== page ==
• Video/Audio Data Rate. The value here is related to the amount of bandwidth your client has. For example, a modem can support a bit rate of 56 kilobits per second (Kbps). The estimated bandwidth is video data rate plus audio data rate, so a 56K modem will not support video and audio with video encoded at 56Kbps. Other than MP3 audio, all audio data rates are set using the independent vendor options window. Please read the section on Bandwidth later in this chapter.

    • Video Frame Rate. This is also known as frames per second or fps. Normal NTSC video from a video camera has a frame rate of 30fps (well, actually 29.97, if you are a perfectionist). Images shot using a film camera are recorded at 24fps. Usually video displayed over the Internet uses 15fps. This means you will see 15 images per second (about half of the original source). At 15fps you will not visually notice much of a difference in the video. Once you dip below 15fps, you will start to notice your video is jumpy. The higher the frame rate, the smoother your video. It is recommended using the ratio options (1:2) for this setting to gain maximum quality.

    • Video Method. You have two choices: constant rate or variable rate (2-Pass VBR). For the highest quality, select the variable rate. For fastest compression time, select constant rate. For any production, you should use the 2-Pass VBR option.

    • Video Frame Size. This is the actual frame size of your video. It is recommended selecting a 4:3 ratio for North American Video (NSTC); however, you can select the width and height independently. Recommended settings are either 320x240 or 160x120.

    • Audio Sample Rate. This is the audio equivalent to dots per inch when scanning a photograph. It represents the samples per second the compressor will use to compress the audio track. CD quality is 44,100kHz, but you can usually get away with 22,050kHz.

    • Channels. The two choices are Stereo and Mono. Stereo immediately doubles the size of your audio. A talking head or a single voice track should be Mono. Music, if stereo is important, should be set to Stereo.

    • Sorenson Spark Pro Options. The professional version of Spark gives you even more control over your video compression, handling drop frames, keyframes, and allowing a minimum quality threshold (see Figure 7.10).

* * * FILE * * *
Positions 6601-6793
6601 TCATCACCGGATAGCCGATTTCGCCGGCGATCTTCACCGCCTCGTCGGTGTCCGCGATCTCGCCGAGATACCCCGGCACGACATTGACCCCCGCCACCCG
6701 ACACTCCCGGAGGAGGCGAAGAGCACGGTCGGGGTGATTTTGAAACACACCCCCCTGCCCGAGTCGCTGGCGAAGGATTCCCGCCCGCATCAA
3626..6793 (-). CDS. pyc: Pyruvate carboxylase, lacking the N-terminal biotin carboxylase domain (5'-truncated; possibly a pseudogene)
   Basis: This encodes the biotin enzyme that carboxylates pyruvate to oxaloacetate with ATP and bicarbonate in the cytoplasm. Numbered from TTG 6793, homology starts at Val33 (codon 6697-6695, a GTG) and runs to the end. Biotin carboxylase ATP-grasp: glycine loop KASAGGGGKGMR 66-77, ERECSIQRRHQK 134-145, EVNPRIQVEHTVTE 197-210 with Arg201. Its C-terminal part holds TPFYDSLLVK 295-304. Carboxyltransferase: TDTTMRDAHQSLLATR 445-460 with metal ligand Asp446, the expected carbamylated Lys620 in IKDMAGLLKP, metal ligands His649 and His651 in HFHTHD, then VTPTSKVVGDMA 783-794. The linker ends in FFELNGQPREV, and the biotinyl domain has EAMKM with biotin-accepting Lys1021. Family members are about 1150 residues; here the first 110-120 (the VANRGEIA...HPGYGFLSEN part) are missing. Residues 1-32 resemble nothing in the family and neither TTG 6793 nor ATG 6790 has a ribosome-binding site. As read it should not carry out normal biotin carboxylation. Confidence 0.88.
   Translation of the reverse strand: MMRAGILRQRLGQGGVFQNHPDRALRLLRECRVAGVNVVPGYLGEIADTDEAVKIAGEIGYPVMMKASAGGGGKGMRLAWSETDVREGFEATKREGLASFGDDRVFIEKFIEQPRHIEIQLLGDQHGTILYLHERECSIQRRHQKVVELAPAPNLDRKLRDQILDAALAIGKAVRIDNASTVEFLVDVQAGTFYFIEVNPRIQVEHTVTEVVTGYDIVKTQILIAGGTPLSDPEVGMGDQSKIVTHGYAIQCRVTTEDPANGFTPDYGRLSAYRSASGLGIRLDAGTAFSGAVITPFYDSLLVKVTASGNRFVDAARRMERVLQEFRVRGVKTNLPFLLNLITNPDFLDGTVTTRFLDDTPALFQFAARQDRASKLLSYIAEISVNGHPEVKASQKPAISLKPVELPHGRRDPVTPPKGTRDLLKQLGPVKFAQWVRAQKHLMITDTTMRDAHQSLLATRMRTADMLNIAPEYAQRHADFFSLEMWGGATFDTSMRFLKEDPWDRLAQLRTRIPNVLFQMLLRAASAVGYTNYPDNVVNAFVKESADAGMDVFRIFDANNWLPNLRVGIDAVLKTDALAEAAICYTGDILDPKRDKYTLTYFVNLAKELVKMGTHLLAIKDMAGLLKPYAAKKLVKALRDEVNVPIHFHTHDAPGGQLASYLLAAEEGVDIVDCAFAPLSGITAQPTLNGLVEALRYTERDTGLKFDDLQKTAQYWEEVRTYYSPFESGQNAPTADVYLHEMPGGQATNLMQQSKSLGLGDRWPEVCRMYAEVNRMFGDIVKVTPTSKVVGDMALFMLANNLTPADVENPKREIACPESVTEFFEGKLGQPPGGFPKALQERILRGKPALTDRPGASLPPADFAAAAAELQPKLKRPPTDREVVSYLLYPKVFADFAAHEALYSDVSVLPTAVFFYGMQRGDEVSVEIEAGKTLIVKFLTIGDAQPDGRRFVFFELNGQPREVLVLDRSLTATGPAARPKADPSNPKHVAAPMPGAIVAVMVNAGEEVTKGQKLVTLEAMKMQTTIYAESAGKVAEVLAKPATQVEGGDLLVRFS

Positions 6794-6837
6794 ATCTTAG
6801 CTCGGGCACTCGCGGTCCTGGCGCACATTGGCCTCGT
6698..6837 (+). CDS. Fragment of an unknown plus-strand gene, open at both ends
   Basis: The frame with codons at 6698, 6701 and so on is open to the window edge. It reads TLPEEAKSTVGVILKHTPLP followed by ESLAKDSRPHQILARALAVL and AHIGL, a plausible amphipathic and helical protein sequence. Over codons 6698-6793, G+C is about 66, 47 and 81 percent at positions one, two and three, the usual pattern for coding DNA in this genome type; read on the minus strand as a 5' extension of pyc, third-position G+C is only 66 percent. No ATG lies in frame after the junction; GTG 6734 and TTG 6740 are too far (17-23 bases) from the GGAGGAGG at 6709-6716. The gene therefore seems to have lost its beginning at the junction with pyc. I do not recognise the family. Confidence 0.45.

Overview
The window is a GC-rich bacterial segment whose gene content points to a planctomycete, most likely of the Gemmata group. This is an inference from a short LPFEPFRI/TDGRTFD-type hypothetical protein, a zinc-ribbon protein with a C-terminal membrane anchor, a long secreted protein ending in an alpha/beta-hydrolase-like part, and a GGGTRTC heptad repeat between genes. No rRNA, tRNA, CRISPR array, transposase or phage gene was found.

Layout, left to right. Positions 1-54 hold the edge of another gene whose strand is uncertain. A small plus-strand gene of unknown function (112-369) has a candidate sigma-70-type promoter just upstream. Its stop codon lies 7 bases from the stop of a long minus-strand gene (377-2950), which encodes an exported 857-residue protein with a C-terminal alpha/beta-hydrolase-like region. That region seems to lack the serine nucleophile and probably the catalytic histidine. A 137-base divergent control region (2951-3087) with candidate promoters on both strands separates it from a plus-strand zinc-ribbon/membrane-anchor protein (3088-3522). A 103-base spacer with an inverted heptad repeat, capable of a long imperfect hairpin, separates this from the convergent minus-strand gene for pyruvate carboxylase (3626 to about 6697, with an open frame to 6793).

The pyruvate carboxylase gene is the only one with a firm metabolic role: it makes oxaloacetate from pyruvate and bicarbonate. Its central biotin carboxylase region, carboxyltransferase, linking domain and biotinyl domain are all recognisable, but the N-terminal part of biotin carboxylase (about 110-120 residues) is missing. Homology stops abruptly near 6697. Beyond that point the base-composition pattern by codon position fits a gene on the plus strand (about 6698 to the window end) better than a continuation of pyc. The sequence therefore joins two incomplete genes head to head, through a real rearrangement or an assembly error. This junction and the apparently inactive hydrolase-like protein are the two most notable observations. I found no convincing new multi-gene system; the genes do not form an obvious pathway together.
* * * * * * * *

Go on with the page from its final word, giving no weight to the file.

Figure 7.10. The Options button displays the expanded Sorenson Spark encoder options. Change these settings using the Encode/Playback tab.


  6. Click OK to return and exit the Compression Settings window.

  7. Apply filters to your video by clicking Edit, Filter Settings (Ctrl+F). Filters allow you to affect the movie before it gets converted. You can adjust the standard Brightness, Contrast, Gamma, and Black and White Restore levels (Figure 7.11). You can also de-interlace and crop your video, add fades to the ends of your video, and clean the audio track with a normalization process.

    Figure 7.11. The Options button displays the expanded Sorenson Spark encoder options. Change these settings using the Encode/Playback tab.


    Figure 7.12. Click the Bandwidth bars to select the compression settings for output. You can select multiple settings to encode at the same time.



    Cropping your video by two pixels on all four sides will help remove unwanted video noise on the edges during capture. This trick usually helps keep the file size down. Also, turn on Auto Remove Interlacing and Normalize Audio.

  8. Assign the compression settings you want to encode. Select Compression, Broadband. This will place the job in the Output Files window.

    The Output Files window displays compression jobs queued to be "squeezed." It will detail the highlights of your compression settings.

  9. Add a low-bandwidth version of your video to the queue by clicking Compression, Modem. A second job will be placed in the queue.

  10. Select the Output Folder by clicking Edit, Output Folder. This folder will contain the finished FLV file.


    Using an output folder on the same hard drive as the source file will speed up the encoding process. Outputting the file over a network share should be avoided. If the network is disconnected during the compression, your file will be corrupt and the encoder will fail.

  11. Click the Squeeze It button below the Output Files window to begin the encoding process. A Progress window will be displayed; it will take two passes on the video (see Figure 7.13). The first pass is almost equivalent to the Flash MX output. During the second pass, you will notice a significant improvement in the preview.

    Figure 7.13. Squeeze will display the status and the current file it is working on.


Squeeze compresses all files queued in the Output window, and displays a report when complete. At the end of the process, you will be left with two files?one with the suffix _broadband and one with the suffix _modem. These naming conventions will be useful when the files reach the Flash Communication Server.

Sorenson Squeeze also includes a Folder Watching utility. This handy tool monitors a folder of your choice for any new video files. Simply by placing a file within this folder with Squeeze running, you trigger Squeeze to compress it. We won't get into that specific feature, but you should investigate it.

With your Flash video files ready, you are now prepared to stream them using the Flash Communication Server.

    Part I: 10 Quick Steps for Getting Started